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Photos of the Future May Be Stored on Strands of DNA

If you think modern day hard drives store a lot of data, get a load of this: researchers at Harvard have succeeded in storing roughly 700 terabytes of data in a single gram of DNA. The strands of DNA are treated much like other storage devices, except instead of using electric charge or magnetism to store information, DNA’s four bases (A,C,G,T) are used.

Encoding binary data using the technique involves using A and C to represent 0, and G and T to represent 1. To decode the data, you simply sequence the DNA to read the bases.

So what are the advantages of using DNA for storage? Well, for starters, it’s extremely long-lived: while you’d be lucky to have your digital data still readable after one hundred years, DNA can last thousands and thousands of years if preserved correctly.

It can also store massive amounts of data while taking up very little space. Consider how big your 1TB hard drive is compared to 1 gram of DNA. ExtremeTech writes,

Just think about it for a moment: One gram of DNA can store 700 terabytes of data. That’s 14,000 50-gigabyte Blu-ray discs… in a droplet of DNA that would fit on the tip of your pinky. To store the same kind of data on hard drives — the densest storage medium in use today — you’d need 233 3TB drives, weighing a total of 151 kilos.

Just decades ago, a few megabytes of data would take an entire room to store. Now, we’re walking around with gigabytes in our pockets. DNA storage would simply continue the trend. The scientists say that just 4 grams of DNA could store all the data created by humankind over the course of one year.

The ability to store ridiculous amounts of data in virtually zero space would open up the door to mind-boggling possibilities. For example, everyone on Earth could carry around multiple cameras that document their lives and memories from different perspectives (think Google Glass on steroids). Instead of the photos and videos being stored on massive hard drives, they could simply be preserved inside tiny DNA storage capsules.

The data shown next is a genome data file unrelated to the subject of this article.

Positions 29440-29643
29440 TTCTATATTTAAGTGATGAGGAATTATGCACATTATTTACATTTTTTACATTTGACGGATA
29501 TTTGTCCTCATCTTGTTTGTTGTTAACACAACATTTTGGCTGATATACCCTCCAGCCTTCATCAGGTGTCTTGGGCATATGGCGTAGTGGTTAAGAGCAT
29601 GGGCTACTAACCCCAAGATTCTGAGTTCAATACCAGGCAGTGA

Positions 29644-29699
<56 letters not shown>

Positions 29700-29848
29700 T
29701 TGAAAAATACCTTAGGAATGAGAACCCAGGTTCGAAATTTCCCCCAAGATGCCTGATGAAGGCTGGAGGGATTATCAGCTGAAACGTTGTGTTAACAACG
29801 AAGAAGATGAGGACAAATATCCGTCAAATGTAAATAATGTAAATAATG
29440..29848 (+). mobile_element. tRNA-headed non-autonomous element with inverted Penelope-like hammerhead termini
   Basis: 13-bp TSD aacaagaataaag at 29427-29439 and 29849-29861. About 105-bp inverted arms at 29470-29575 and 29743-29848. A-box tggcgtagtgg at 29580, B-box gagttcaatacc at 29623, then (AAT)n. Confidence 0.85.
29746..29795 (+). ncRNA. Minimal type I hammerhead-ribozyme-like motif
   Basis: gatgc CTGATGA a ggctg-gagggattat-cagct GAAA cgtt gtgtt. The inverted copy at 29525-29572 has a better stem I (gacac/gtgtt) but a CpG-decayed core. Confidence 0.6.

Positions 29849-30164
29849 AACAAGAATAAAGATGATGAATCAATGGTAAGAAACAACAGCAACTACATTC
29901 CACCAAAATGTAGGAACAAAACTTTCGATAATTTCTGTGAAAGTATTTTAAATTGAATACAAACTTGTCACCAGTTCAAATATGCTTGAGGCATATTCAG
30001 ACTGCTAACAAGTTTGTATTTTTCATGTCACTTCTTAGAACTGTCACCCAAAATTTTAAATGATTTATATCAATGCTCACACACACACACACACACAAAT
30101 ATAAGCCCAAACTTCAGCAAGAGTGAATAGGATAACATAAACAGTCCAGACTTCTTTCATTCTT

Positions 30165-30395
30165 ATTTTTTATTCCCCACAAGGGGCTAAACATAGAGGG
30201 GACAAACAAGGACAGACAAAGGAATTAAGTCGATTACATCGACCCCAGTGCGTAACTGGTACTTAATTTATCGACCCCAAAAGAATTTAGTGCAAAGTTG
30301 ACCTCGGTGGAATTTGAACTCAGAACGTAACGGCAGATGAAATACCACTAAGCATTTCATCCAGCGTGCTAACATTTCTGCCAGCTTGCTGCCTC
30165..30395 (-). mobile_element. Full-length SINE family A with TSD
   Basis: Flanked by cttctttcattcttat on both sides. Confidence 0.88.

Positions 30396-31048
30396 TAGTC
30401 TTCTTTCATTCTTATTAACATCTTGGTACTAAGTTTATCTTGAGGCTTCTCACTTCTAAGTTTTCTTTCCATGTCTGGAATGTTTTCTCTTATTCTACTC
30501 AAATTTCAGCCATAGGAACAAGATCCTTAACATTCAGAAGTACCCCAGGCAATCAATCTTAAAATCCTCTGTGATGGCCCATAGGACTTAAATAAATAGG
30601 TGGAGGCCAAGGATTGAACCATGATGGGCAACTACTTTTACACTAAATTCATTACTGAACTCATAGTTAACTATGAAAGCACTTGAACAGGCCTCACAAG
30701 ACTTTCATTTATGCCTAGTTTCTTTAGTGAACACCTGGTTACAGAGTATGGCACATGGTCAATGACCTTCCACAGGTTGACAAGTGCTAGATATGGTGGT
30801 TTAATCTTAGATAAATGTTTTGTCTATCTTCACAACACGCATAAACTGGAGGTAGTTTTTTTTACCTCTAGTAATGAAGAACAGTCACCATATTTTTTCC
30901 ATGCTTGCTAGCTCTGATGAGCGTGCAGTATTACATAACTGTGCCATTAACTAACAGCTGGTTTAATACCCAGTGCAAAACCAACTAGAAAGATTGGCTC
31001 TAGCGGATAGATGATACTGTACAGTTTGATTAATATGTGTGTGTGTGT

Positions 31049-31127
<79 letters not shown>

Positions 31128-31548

An entire lifetime’s worth of data in a fingernail sized object. The entirety of human knowledge in a single small room. Now that’s an exciting possibility.

(via ExtremeTech via Engadget)


Image credit: Micah’s DNA created by DNA11.


 
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  • http://twitter.com/sg1245335 Samuel

    I wonder what the read/write speeds are like, even if they aren’t good I’m still excited.

  • http://twitter.com/Basbeeky Bas ter Beek

    A gram of DNA…. DNA itself isnt something like… visible, right?

  • madmax

    Let real viruses enter DNA storage devices and probably see how quick data is erased…

  • val escobar

    Good one!

  • Keiran Blackwell

    DNA an entire human DNA strand fits in less than 8GB as far as I remember, so the data density is pretty good. My concern is that DNA changes, it’s not always 100% the same after replication, hence some mutation.

  • val escobar

    Ya, make it easy for the Borg,

  • Tim

    Viruses themselves need specific entry techniques, so it would depend on the capsule. Nobody said the capsule will be a cell.

  • devtank

    Ah they were probably a bunch of boring wedding photos or holiday snaps anyway…

  • http://www.facebook.com/people/Collin-Jones/562866117 Collin Jones

    “You could imagine other huge data sources like all the neuronal firings in the brain, which could be encoded into DNA…” Does this mean mind reading?!

  • Michael

    A gram of DNA is a small amount of white powder when dried. Its a gigaton of information gene wise.

  • Sum_it

    haha. kudos to you Tim.
    although in my experience, DNA has been a fragile little thing. easily contaminated. I wonder what kind of casing they would use, how they would read it, how they plan on creating bases pairs and doing it all in a single portable unit.

  • Sum_it

    also keep in mind, a gram of DNA is a LOT of DNA! especially if this storage system is creating them on the fly. In the lab, we only deal with nano gram scales for experiments. So a gram doesnt seem like a lot of weight for an everyday person, but a gram of DNA in the lab is a LOT!